At Harvard, the failure of anyone—student or faculty—to call a man who thinks he’s a woman “she” can get you fired. In fact, Devon Buckley, a radical feminist, was disinvited from speaking at Harvard because she has written that “gender is binary.” Even Lawrence Bacow, a former president of Harvard, was drummed off the stage there because students disagreed with his position on disinvestment from Israel.
Every Harvard student must take Title IX training where they learn that expressing any hint of “transphobia,” “fatphobia,” or “cis-heterosexism” is abusive.
Magill and Kornbluth also apologetically said their focus in the Congressional testimony was free speech, but their records are no better than Harvard. The Arab Alumni Association of MIT demanded that Miri Eisin, a former colonel in the Israel Defense Force, not be allowed to speak on campus and she was disinvited. Former CIA Director John Brennen was shouted down at the University of Pennsylvania and his lecture had to be cancelled.
To take a credible stand for free speech, you must stand up for all speech—but these presidents and all universities that are steeped in the ideology of DEI simply don’t allow that.
The Kalven principles, adopted by the University of Chicago, has a different free speech model. It proscribes that every issue is open to debate and universities should be neutral, protecting all sides to speak. University of Chicago students are rallying for Palestine on that campus, but Jewish students are rallying as well. Though there is backlash from both sides, the recently stated position of the University of Chicago on the Middle East is that they have no position—on this or any other issue. Students are free to speak.
If the three presidents had told the congressional committee that their institutions did not take positions on issues, the hearing would have been over, but, again, their record makes it clear that’s not true. While they ignored the attack of Hamas terrorists on Jews on Oct. 7, all three institutions spoke out almost immediately after George Floyd was killed. Harvard not only affirmed its support for Black Lives Matter, it also attacked the Harvard University Police Department. MIT quickly issued a statement promising to increase its diversity and equity efforts, and at the University of Pennsylvania, the official statement issued immediately said that the University community “weeps for the loss of life.”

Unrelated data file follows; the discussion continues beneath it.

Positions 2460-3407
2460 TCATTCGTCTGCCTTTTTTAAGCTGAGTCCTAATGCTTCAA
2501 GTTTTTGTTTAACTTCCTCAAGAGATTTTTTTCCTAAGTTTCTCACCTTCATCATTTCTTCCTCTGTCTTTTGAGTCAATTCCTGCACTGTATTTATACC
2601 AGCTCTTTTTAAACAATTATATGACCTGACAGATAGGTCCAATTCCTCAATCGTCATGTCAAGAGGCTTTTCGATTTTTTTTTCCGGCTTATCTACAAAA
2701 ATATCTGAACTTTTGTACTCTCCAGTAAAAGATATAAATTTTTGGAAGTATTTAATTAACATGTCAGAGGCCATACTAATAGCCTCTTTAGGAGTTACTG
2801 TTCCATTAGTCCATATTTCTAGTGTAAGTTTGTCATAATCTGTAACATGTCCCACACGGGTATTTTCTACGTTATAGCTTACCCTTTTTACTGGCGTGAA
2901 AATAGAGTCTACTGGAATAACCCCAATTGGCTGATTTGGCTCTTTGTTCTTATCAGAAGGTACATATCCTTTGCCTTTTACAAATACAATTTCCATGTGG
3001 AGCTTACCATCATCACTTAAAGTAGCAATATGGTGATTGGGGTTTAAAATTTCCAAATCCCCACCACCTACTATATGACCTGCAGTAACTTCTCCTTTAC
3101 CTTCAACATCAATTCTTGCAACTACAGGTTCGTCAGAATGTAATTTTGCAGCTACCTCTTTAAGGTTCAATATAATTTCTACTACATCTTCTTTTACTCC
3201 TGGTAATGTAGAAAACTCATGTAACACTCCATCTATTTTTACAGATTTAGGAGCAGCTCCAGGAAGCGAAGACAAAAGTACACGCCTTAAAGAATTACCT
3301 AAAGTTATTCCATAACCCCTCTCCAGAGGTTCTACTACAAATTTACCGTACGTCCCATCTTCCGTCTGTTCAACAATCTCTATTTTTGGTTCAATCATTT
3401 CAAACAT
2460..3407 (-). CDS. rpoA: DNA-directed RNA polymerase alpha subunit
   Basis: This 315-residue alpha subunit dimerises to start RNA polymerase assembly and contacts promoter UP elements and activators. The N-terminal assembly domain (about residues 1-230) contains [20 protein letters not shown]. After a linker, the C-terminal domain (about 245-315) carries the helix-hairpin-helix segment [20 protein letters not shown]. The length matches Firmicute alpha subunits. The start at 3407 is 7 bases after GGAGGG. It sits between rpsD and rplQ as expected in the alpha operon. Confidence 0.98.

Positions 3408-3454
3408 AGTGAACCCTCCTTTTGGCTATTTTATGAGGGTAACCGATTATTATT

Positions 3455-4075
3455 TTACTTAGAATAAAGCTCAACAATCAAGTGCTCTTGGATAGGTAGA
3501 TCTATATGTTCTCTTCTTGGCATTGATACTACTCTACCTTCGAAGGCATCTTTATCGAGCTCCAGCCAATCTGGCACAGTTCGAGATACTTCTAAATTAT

Their statements called on the community to embrace Black Lives Matter. They also essentially reiterated the DEI principle that we are all either oppressors or oppressed and must continue to fight the racism inherent in everyone, whether they know it or not.
It would be a mistake for universities or any of us to demand that Jewish people be moved from category A (oppressors) in the DEI dichotomy to category B (oppressed). What we should see clearly in the weak and evasive testimony of the three elite university presidents is that the entire ideology of DEI must be overthrown. There is no place for it in academic institutions where all ideas are debated freely and every individual must be judged on his or her merit, achievement and character, not group identity. When that happens—and terrorists launch a genocidal attack on people anywhere—it should be resoundingly condemned, no matter who the victims are.
Oct. 7 should have been an easy call. It is tragic these academic leaders couldn’t make it.